In 1989, the California state legislature passed a law, AB 3205, designed to protect schoolchildren from hazardous air contaminants. The law, as currently written, requires the District to notify parents of schoolchildren, neighboring businesses and residents of all new or modified equipment that emits any hazardous air contaminant into the air which will be installed within 1,000 feet of a school site. The law also requires the District to consider any comments before authorizing construction. Please review your proposed location. If a school property boundary is located within 1,000 feet of the proposed emissions point, the AB3205 process will be initiated. This process requires a 30 day public comment period and the overall process will delay projects by at least six weeks.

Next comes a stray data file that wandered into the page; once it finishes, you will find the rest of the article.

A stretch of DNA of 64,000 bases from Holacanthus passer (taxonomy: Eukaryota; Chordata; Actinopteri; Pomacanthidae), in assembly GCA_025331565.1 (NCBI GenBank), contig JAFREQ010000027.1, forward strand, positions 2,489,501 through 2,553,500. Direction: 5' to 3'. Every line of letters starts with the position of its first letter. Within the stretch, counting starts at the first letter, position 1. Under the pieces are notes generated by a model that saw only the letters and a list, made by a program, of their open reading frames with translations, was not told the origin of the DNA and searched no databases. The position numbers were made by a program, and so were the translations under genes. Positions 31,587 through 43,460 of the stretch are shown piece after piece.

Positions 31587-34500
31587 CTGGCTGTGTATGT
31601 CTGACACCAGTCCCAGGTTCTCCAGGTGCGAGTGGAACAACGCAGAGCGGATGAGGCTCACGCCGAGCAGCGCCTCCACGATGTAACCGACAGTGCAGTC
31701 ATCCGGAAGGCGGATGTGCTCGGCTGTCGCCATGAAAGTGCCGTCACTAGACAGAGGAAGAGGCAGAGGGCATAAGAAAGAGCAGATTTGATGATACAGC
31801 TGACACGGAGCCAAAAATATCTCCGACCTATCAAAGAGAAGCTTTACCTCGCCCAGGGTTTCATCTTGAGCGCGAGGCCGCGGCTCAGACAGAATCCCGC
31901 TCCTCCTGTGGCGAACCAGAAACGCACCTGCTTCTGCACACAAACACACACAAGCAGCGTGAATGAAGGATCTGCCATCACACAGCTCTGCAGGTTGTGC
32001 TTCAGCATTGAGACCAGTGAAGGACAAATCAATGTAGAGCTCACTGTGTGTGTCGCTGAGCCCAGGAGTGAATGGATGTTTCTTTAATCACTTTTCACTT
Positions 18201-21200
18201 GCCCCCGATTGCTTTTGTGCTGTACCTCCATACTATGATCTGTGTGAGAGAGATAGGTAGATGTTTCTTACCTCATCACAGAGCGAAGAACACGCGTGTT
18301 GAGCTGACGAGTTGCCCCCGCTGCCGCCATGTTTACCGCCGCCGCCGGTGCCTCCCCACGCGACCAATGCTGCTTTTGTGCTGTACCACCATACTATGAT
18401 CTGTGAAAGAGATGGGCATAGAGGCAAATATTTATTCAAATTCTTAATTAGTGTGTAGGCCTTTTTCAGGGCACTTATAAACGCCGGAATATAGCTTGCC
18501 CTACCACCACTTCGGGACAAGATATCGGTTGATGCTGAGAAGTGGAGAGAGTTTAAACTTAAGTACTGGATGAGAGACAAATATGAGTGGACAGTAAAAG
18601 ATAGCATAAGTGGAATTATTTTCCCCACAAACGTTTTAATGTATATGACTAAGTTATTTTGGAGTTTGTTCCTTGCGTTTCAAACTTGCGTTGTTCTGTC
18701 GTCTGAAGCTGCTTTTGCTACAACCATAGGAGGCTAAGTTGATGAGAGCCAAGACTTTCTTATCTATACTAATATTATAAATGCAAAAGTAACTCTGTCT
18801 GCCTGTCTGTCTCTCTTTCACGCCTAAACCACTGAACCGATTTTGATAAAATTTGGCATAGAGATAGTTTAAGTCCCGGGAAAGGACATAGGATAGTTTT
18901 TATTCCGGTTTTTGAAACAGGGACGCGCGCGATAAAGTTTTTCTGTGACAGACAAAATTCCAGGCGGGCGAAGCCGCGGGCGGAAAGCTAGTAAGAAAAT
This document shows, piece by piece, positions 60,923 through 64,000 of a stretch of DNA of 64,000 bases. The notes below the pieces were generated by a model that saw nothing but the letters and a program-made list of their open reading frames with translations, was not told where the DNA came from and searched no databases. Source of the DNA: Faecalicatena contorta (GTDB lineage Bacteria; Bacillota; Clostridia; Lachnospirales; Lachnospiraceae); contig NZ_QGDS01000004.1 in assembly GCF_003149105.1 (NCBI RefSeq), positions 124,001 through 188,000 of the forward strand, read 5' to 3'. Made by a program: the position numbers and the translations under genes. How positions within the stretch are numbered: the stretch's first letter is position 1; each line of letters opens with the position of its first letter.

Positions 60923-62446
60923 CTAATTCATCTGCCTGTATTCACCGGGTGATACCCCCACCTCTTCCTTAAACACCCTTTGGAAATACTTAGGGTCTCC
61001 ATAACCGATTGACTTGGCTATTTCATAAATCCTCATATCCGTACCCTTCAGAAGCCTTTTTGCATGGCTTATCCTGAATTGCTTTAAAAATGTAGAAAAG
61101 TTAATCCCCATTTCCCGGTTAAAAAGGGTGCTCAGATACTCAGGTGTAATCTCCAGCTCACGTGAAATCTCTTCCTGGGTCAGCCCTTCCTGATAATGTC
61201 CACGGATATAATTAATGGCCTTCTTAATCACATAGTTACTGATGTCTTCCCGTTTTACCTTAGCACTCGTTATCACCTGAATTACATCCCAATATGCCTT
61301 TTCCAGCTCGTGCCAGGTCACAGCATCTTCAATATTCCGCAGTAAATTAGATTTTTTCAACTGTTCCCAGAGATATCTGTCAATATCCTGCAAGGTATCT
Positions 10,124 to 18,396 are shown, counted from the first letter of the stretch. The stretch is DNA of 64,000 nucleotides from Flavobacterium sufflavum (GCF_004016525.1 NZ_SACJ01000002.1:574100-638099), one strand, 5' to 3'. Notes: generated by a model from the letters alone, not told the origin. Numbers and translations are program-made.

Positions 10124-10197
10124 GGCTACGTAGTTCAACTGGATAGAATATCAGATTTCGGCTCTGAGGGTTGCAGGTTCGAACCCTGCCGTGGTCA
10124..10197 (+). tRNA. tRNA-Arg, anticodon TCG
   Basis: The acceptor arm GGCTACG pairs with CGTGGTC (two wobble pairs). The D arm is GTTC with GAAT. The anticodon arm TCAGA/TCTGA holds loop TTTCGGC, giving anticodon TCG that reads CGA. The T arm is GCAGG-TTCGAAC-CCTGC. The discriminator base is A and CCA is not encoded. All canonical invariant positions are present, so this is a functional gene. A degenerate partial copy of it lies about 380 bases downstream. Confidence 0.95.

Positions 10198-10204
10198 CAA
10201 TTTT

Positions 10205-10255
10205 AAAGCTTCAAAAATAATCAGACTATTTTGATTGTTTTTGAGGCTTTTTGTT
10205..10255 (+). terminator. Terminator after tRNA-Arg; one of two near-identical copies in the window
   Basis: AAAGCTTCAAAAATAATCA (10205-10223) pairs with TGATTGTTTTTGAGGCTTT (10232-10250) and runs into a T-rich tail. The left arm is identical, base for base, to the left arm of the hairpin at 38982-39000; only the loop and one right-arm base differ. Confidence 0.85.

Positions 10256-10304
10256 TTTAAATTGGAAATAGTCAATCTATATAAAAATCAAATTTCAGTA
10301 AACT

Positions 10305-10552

10124 Old Grove Rd
San Diego, CA 92131-1649
Select equipment type applications can now be submitted online through Citizen Access. Sign up today to get connected to your applications and permits.
The District will act on complete applications as soon as possible but at most within 180 days. The engineer assigned to your application will review it and contact you within 30 days of receipt to confirm that it is complete or request additional information. Typically permits are issued in about 60 days. More complex processes will take longer. Common reasons that sand, rock and aggregate applications may take longer than 60 days to evaluate include: if they require a mandatory public notice period due to being installed within 1000 feet of a school or triggering the requirement for a air quality impact analysis (AQIA), if they do not initially pass a health risk assessment (HRA) or AQIA, if BACT is not proposed or complete BACT analysis is not submitted, if they are major sources and actual emission data is not provided, or if the equipment layout/process flow changes during permit evaluation.